Hamilton County residents protest proposed Duke Energy gas pipeline

Hamilton Co. residents to protest Duke pipeline
Posted at 5:52 AM, Jul 27, 2016

SHARONVILLE, Ohio -- Leaders from 14 communities around Hamilton County and members of Neighbors Opposing Pipeline Extension (NOPE) will protest a controversial gas pipeline that Duke Energy plans to lay through the Tri-State.

Opponents to the Central Corridor Gas Pipeline Extension Project will gather at 7 p.m. Wednesday at the Sharonville Convention Center with Hamilton County commissioners to make sure local leaders and Duke Energy officials address concerns and questions about the pipeline.

RELATED: Duke's proposed 30-inch gas pipeline ignites firestorm of opposition

NOPE said in a news release that residents along three routes have been receiving notices that Duke will be surveying their properties and taking soil samples over the next few weeks in preparation for the project, whose formal application must be submitted to the Ohio Power Siting Board on or before Sept. 15.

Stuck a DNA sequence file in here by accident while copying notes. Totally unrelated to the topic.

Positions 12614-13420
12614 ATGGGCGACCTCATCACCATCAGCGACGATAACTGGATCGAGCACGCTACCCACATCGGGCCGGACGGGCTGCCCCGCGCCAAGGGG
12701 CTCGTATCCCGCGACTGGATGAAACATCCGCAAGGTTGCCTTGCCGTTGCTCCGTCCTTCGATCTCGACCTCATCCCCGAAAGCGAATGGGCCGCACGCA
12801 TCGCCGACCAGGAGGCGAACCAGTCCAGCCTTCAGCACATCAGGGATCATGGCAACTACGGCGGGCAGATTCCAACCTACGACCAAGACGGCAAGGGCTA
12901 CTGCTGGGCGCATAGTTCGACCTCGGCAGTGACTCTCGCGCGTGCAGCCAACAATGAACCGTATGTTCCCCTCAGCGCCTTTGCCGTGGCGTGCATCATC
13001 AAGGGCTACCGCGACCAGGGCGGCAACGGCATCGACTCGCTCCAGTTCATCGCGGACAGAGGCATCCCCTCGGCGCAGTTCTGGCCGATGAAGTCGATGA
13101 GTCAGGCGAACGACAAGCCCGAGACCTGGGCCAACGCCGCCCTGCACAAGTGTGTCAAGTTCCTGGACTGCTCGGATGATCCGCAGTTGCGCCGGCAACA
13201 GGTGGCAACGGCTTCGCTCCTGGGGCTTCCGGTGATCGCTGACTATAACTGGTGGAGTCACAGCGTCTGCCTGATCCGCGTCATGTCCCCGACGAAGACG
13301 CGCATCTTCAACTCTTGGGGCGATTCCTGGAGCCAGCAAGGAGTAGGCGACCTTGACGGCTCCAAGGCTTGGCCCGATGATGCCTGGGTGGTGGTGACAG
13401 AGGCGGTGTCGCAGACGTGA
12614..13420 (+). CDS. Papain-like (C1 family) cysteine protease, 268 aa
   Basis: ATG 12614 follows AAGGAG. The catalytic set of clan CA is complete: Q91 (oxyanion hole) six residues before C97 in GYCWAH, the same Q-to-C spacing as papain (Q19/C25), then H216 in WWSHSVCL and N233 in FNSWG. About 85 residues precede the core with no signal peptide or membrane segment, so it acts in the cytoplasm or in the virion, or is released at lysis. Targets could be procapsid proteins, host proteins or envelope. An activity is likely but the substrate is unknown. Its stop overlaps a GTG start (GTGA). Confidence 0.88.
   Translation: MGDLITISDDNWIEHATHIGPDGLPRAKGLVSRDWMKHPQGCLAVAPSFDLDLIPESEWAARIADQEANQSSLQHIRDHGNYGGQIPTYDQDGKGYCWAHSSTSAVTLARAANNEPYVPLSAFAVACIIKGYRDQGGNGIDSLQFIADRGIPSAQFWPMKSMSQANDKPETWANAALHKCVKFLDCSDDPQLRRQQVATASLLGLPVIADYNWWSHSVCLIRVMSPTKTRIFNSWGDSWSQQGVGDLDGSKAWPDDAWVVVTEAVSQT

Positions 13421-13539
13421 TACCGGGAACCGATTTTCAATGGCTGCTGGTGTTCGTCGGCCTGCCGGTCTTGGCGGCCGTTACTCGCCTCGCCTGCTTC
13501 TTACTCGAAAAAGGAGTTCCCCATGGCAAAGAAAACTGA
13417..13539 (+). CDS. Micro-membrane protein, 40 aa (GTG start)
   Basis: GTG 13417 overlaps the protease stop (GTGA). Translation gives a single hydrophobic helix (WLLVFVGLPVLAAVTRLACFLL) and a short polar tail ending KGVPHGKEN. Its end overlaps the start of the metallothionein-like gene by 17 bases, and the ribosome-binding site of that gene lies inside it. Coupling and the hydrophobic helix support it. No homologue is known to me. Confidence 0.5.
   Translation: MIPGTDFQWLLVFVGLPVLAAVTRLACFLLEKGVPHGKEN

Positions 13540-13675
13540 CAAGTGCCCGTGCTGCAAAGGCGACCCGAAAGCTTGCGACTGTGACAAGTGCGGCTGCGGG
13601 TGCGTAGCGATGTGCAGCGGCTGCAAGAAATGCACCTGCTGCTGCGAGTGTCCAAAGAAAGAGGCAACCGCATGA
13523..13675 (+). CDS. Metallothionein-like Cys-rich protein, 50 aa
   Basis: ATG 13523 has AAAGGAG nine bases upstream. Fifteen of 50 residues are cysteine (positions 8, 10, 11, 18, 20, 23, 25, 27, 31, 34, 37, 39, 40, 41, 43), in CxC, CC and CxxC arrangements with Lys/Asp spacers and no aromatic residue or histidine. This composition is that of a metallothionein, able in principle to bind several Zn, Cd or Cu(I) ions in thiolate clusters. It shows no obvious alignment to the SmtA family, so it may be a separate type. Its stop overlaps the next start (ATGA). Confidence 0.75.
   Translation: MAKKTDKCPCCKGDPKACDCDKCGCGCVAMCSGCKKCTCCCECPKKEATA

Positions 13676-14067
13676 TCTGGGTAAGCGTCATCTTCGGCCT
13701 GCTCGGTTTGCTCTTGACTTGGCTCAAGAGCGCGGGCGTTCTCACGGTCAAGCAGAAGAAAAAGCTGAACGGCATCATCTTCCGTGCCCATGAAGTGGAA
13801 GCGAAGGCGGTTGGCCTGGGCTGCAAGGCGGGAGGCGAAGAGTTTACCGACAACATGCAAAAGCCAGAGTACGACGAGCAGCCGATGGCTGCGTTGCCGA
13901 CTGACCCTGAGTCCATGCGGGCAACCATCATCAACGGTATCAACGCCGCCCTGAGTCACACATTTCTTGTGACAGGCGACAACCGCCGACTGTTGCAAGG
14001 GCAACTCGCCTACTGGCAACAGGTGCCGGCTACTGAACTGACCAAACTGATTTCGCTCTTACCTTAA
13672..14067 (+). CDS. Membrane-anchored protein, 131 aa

Duke says the pipeline project "will enhance gas supply reliability and flexibility across the system, replace and modernize aging infrastructure and position Duke Energy to supply growing demand for natural gas in southwest Ohio."


Members of NOPE say the 12 miles of pipeline through northern Cincinnati and central Hamilton County could be dangerous, and they don't want it in their neighborhoods.

"It's going to be very disruptive to the community, and we think there's a better way so the idea is to let other people know about it and get as big of a voice as we can," said NOPE member Tammy Reasoner. "We want to get enough momentum going that Duke would consider an area that wouldn’t be as dangerous and in as highly populated of an area."

NOPE prepared Tuesday night by gathering its members to make protest signs at a Pleasant Ridge church. Wednesday's meeting comes after similar event that took place June 15

Duke has said it can operate the pipeline safely, but it has been taking extra time to consider the project. If it goes forward, Duke has to pick two possible routes and turn them into the siting board, which will then consider the proposal.

Check Duke's frequently asked questions page about the proposed project here. See the three proposed routes below.